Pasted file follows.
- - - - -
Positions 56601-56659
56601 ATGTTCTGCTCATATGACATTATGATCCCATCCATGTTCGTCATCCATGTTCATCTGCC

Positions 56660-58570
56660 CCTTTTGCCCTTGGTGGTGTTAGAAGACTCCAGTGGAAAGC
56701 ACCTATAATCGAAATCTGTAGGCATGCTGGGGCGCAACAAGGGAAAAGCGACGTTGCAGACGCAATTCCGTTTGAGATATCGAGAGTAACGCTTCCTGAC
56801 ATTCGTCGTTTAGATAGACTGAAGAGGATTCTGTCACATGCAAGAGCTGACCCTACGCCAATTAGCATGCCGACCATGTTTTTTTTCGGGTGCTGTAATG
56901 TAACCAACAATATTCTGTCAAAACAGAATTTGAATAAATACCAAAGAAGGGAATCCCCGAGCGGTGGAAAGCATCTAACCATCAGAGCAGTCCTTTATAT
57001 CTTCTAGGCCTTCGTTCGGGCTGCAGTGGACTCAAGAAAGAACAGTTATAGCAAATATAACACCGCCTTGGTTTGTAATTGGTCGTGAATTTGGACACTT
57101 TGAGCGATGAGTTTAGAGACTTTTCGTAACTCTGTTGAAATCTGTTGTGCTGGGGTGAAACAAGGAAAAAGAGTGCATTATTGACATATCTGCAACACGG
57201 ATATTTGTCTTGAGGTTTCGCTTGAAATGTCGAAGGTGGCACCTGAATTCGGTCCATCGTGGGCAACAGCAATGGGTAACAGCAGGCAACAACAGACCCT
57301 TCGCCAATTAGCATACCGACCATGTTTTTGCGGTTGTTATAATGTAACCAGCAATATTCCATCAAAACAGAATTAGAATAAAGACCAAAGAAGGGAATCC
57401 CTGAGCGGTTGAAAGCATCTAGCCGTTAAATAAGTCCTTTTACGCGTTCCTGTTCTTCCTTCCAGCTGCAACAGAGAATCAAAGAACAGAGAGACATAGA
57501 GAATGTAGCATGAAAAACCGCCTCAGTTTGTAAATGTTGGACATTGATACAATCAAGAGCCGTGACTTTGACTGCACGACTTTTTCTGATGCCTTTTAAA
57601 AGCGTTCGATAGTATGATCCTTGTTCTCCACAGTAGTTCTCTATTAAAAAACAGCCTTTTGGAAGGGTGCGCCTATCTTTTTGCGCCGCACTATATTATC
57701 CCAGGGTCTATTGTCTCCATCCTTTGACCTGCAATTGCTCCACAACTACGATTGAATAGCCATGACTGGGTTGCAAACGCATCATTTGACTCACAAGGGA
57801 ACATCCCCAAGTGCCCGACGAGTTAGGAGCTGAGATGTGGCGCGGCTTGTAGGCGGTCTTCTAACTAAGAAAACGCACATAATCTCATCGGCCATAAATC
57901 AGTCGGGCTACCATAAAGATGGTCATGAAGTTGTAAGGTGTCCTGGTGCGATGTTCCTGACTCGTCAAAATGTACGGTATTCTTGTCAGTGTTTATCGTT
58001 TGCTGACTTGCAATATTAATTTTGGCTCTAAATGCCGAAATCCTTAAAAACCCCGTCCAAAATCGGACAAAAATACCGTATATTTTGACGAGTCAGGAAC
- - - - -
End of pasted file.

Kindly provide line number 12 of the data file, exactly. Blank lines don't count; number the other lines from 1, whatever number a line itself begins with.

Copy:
57401 CTGAGCGGTTGAAAGCATCTAGCCGTTAAATAAGTCCTTTTACGCGTTCCTGTTCTTCCTTCCAGCTGCAACAGAGAATCAAAGAACAGAGAGACATAGA